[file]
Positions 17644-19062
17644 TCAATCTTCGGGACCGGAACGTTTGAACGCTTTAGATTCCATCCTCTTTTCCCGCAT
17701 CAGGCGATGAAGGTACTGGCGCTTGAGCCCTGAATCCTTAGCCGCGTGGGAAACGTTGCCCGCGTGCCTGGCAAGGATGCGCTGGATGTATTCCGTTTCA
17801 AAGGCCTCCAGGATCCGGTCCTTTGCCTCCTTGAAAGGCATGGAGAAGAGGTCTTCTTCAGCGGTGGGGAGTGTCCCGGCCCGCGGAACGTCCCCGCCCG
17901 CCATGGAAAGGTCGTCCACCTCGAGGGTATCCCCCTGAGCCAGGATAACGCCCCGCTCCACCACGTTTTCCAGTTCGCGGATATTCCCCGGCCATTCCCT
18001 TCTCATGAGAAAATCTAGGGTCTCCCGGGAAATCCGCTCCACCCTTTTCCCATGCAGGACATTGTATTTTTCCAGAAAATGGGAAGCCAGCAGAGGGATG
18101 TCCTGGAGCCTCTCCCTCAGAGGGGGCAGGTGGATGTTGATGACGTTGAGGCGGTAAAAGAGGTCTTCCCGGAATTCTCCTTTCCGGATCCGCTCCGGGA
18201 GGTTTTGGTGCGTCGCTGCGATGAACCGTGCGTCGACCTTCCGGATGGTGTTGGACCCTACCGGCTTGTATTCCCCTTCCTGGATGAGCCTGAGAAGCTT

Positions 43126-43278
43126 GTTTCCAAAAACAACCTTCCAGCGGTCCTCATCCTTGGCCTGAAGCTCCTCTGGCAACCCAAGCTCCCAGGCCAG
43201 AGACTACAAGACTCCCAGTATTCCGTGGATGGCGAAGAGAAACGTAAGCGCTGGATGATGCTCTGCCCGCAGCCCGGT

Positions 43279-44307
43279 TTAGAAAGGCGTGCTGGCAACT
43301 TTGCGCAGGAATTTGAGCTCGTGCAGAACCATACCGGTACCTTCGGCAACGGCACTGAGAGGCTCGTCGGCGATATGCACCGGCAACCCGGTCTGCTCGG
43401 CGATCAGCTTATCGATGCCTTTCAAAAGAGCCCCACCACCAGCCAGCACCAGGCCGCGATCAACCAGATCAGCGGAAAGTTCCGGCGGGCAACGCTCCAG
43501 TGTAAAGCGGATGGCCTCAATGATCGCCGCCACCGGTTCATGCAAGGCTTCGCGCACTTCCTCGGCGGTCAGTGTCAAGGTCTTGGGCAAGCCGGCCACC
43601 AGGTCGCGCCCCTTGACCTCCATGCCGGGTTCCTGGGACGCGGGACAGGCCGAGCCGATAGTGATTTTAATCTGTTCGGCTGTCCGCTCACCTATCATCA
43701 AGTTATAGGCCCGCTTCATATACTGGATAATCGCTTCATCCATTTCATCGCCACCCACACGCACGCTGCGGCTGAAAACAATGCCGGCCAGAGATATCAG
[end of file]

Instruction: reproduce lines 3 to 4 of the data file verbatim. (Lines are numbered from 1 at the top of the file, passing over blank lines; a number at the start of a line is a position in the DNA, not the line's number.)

17701 CAGGCGATGAAGGTACTGGCGCTTGAGCCCTGAATCCTTAGCCGCGTGGGAAACGTTGCCCGCGTGCCTGGCAAGGATGCGCTGGATGTATTCCGTTTCA
17801 AAGGCCTCCAGGATCCGGTCCTTTGCCTCCTTGAAAGGCATGGAGAAGAGGTCTTCTTCAGCGGTGGGGAGTGTCCCGGCCCGCGGAACGTCCCCGCCCG